“Taranis” the first Supersonic Drone, is about to flying in a remote part of Australia which was once the site of nuclear tests.
Images © BAE Systems
Taranis has been 10-years in the design phase, is jointly funded by the UK MOD and UK industry and is managed by the UK MOD’s Unmanned Air Systems Project Team in the Defence Equipment and Support Organisation based in Bristol. Taranis was formally unveiled at a ceremony in July 2010. Initial ground testing commenced in 2010 with flight trials planned for 2013.
TARANIS: The future of air combat
- World’s first supersonic (above speed of sound) stealth unmanned combat aircraft
- Flying delta wing design 12 metres long with 10-metre wingspan
- Flies on pre-programmed flight path guided by on-board computer
- Stealth technology makes it virtually invisible to enemy radars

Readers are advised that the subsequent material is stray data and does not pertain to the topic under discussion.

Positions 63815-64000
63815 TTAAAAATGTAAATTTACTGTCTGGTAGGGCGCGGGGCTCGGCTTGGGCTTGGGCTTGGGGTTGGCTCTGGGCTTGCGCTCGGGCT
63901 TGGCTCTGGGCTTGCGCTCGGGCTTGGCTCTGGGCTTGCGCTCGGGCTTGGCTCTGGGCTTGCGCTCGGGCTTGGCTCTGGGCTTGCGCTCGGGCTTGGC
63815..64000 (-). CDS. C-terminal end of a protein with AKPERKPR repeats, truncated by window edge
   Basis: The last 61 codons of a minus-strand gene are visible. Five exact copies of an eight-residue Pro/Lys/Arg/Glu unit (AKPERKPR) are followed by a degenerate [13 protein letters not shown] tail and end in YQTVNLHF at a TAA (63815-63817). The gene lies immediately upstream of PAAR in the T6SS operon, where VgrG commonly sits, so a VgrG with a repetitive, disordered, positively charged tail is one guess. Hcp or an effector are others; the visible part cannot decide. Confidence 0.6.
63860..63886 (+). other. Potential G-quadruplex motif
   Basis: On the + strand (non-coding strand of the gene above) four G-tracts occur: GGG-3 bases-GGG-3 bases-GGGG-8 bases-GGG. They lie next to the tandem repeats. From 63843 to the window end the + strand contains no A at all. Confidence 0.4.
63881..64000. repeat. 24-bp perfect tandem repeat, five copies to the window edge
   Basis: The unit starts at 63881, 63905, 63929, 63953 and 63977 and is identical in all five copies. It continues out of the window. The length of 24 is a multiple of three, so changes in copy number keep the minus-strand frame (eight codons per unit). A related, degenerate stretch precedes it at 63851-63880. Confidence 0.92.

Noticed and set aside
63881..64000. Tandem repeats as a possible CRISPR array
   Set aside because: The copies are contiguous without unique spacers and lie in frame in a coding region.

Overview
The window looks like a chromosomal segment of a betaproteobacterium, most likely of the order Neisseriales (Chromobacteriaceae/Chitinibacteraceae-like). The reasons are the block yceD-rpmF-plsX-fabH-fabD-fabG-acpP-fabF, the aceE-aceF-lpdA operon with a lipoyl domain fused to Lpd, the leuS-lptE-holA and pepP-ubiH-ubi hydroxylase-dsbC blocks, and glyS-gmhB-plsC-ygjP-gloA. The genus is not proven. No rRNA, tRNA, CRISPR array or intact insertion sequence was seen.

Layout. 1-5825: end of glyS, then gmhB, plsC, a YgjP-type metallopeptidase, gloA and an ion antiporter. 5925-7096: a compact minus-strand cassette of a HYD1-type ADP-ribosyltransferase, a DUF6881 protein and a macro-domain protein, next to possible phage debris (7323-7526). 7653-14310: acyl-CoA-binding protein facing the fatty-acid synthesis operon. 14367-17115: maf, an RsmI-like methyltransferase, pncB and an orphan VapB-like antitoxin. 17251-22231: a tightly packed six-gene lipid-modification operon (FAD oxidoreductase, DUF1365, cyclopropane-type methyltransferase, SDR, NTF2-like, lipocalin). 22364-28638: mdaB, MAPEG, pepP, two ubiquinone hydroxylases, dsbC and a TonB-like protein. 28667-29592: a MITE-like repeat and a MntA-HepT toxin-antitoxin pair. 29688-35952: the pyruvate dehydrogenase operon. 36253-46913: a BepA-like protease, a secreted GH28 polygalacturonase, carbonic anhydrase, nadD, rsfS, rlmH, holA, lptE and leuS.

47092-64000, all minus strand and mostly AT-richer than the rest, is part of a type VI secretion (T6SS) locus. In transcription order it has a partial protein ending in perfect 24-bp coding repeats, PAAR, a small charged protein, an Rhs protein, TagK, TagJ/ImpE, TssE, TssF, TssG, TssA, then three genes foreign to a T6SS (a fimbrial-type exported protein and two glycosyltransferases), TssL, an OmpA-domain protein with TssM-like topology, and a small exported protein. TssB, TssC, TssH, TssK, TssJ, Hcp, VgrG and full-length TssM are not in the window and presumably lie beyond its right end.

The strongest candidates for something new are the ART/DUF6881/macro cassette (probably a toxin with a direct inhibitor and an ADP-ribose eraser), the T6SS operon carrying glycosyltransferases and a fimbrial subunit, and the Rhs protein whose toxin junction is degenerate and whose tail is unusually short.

- Can select its own targets but final ‘kill’ decision taken by mission command
- Destroy targets with onboard missiles and provides intelligence back to command
- First flight to follow hundreds of hours of ground testing and one million man hours
Taranis air vehicle
“The technology demonstrator vehicle (TDV), the Taranis air vehicle is one of the world’s largest unmanned air vehicles and is approximately the same size as the BAE Systems Hawk advanced jet trainer which is 11.35m long, 3.98m high and has a wingspan of 9.94m.
On the same basis, the weight of the Taranis is approximately 8t. For comparison the empty weight and take-off weight of the Hawk are 4.45t and 9.1t.
The Taranis air vehicle has a delta-wing shape and tricycle-type landing gear. A computer-generated video shows the system taking off from a paved runway. The Taranis air vehicle is similar in shape, if not in scale, to BAE’s Raven delta-wing demonstrator unmanned air vehicle.
Claverham Ltd (formerly Fairey Hydraulics Ltd) has been contracted to provide the Primary Flight Control Actuation System for Taranis. Claverham Ltd is following a low-risk design strategy of scaling third-generation direct-drive valve systems (DDV) developed as part of the joint strike fighter programme.
Dunlop Aerospace Braking Systems is providing the wheels, brakes and brake control systems for the air vehicle.”